Electric Cars Steal The Spotlight At Auto Show

The Chevrolet Volt was named the North American Car of the Year. i i

The Chevrolet Volt was named the North American Car of the Year. Robyn Beck/AFP/Getty Images hide caption

itoggle caption Robyn Beck/AFP/Getty Images
The Chevrolet Volt was named the North American Car of the Year.

The Chevrolet Volt was named the North American Car of the Year.

Robyn Beck/AFP/Getty Images

When the North American International Auto Show opens in Detroit on Friday, there's going to be electricity in the air.

That's because electrification is one of this year's hottest trends. The floor is also packed with an assortment of electric things including a bicycle, a moped and even a battery-powered racing car.

But the star of the show is the Chevy Volt, the electric car with a backup gas engine. It won the top prize — the 2011 North American Car of the Year.

But it's certainly not the only electric car or hybrid in the game or on display at the show. Ford unveiled an electric version of the Focus compact. There's also an assortment of vehicles on display from Tesla Motors. Then, there are the Nissan Leaf, the Smart Car Electric Drive, Mini Cooper's Mini E and the Mercedes SLS E.

Low Inventory

Jessica Caldwell, director of pricing and industry analysis at Edmunds.com, says it's not possible to buy an electric car just yet.

"You couldn't get one," she says. "If you get one, it's probably going to be secondhand because there's such high demand for those vehicles."

December is one of the most important months for auto sales. During the month, GM sold just 329 Chevy Volts and Nissan sold about 10 Leafs.

Both cars just went into production, and both companies say they're planning to increase production levels.

GM has high hopes that the Volt will be adopted by a mainstream audience.

"Today a lot of our customers are early tech adopters — typically the first on the block to have an iPhone or an iPad," says Tony DiSalle, the head of marketing for the Chevy Volt. He thinks those numbers will improve over time.

"The most important thing is to get consumers — mass-market consumers — to understand the benefits of the Volt," DiSalle says.

GM expects to sell about 10,000 Volts this year. In 2012, the company will ramp up production to about 45,000 cars. But even that figure is small compared with the more than 2.2 million cars and trucks that GM's four brands sold in 2010. In the near term, the company says its electric fleet will account for a small sliver of sales.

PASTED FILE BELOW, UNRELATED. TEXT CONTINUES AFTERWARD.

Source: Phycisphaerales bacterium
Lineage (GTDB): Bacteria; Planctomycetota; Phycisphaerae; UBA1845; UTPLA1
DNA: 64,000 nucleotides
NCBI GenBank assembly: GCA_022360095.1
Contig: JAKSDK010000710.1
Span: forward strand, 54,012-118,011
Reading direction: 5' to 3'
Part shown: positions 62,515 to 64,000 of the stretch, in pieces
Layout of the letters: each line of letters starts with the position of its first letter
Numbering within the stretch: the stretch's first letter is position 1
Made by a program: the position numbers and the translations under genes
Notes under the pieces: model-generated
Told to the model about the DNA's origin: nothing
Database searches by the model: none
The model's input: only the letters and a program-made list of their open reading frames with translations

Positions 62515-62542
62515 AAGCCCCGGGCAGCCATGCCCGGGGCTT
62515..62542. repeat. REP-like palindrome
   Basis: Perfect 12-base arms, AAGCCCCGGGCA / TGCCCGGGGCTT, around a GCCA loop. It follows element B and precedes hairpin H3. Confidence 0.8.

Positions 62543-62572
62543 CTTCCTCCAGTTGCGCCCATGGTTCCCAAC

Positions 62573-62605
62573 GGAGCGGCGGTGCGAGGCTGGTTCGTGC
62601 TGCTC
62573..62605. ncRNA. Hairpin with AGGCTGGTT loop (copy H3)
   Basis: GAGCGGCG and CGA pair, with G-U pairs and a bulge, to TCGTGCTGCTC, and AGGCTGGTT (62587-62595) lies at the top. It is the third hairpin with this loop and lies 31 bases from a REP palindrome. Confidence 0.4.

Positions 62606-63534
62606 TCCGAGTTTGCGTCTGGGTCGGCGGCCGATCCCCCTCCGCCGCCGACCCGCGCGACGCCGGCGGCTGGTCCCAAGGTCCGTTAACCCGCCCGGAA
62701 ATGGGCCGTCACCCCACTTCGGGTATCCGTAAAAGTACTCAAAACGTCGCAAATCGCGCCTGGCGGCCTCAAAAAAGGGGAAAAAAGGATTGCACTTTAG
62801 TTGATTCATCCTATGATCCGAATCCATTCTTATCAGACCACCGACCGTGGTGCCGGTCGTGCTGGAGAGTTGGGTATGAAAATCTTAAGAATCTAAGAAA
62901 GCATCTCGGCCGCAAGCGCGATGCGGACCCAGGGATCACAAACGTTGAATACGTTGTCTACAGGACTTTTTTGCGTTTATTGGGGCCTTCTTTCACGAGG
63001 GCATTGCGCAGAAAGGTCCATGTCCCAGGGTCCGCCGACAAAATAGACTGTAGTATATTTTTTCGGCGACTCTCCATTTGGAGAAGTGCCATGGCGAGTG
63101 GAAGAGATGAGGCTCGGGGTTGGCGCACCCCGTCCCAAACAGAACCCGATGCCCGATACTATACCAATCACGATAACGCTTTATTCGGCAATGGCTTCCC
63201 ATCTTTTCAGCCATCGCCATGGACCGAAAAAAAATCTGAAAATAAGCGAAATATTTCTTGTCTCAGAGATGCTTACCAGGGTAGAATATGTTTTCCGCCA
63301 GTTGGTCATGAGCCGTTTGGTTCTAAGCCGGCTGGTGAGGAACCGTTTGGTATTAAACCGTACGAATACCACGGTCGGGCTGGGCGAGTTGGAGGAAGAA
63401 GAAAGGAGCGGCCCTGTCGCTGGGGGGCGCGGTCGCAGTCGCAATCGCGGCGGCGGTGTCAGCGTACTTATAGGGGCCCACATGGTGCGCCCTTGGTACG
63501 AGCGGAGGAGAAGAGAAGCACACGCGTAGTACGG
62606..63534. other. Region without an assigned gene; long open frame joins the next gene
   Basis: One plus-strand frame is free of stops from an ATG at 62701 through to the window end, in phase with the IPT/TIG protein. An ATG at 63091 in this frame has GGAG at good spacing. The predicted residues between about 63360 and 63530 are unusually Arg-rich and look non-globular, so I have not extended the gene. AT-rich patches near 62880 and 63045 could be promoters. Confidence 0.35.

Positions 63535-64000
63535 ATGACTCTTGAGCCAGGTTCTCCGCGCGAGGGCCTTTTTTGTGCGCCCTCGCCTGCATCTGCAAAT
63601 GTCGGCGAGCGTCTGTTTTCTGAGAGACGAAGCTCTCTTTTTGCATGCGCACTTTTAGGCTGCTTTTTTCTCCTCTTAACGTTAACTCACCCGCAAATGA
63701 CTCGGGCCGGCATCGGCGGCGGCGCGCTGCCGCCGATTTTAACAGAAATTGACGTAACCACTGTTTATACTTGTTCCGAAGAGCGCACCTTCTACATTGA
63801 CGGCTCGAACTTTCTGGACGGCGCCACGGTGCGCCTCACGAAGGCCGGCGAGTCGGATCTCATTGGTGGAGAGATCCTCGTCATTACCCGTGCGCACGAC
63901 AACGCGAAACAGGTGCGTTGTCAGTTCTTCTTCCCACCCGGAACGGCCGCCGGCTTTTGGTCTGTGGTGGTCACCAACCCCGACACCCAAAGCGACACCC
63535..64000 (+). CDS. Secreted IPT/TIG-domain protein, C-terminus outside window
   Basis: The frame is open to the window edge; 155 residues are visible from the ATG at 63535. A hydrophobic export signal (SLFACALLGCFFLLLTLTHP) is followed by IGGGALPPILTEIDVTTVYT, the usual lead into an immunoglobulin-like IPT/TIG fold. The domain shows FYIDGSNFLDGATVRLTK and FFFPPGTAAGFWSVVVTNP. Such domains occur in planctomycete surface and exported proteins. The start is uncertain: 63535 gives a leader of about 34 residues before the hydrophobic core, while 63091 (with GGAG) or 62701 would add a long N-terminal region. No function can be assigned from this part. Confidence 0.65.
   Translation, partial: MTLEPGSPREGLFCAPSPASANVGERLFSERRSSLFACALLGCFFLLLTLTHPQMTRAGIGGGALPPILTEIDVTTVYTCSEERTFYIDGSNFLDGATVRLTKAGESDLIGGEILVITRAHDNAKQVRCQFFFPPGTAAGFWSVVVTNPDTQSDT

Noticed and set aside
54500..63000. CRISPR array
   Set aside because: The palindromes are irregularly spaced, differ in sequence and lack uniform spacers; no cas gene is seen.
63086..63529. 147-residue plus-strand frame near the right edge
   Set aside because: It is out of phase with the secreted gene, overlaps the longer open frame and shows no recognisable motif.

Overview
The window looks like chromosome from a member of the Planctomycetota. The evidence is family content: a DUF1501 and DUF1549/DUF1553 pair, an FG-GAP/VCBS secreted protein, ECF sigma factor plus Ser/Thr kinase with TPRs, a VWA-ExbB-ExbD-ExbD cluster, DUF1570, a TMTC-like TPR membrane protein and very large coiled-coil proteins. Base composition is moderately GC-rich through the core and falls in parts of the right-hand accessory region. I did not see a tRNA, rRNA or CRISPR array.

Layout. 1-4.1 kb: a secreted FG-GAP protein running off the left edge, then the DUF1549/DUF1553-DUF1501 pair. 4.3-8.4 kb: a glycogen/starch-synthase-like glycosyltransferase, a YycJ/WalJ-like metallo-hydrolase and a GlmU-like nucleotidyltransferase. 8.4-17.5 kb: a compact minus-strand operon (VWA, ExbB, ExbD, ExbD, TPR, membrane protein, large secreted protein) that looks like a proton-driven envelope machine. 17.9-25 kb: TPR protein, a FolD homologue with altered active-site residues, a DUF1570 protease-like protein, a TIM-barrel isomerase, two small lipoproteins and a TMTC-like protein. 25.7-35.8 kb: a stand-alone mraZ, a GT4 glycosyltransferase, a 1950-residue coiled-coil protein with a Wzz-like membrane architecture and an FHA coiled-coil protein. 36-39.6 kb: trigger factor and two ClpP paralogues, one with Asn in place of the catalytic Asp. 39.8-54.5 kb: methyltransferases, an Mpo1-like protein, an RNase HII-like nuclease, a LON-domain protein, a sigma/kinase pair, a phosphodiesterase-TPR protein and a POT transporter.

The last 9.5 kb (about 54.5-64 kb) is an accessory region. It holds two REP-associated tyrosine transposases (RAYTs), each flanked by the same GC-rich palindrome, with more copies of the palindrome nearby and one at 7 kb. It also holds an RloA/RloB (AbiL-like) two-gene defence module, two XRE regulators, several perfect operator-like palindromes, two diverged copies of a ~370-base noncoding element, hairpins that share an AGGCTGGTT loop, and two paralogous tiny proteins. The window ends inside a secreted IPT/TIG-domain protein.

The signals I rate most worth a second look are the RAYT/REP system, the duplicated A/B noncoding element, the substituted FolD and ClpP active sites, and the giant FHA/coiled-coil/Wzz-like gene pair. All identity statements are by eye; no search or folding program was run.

Range Anxiety

One of the barriers to the adoption of the electric car is a phrase that keeps coming up at the auto show — range anxiety. Many of the cars on display can only travel under electric power for short ranges. Analysts say that until the big car companies can conquer consumer fears of running out of charge, electric vehicles will remain on the fringes.

"Look, the electrification of the American fleet is not going to happen overnight," says Bob Lutz, who retired as vice chairman of GM in May.

Before he left GM, he was responsible for pushing the Volt to production. He says electrification will be a gradual process, predicting that it will take until 2025 for electric vehicles to account for 10 percent to 15 percent of the overall market.

"Will it suddenly flip and within like two years you go into the showrooms and half the cars are electric?" Lutz says. "The answer is no."

More Efficient Combustion Engines

But Caldwell of Edmunds.com says the real star of the Detroit auto show remains the old combustible engine. She says almost every manufacturer is putting out cars that are getting more and more fuel efficient.

Caldwell says there are plenty of fuel-efficient options for consumers — even if they aren't as exciting as electric cars.

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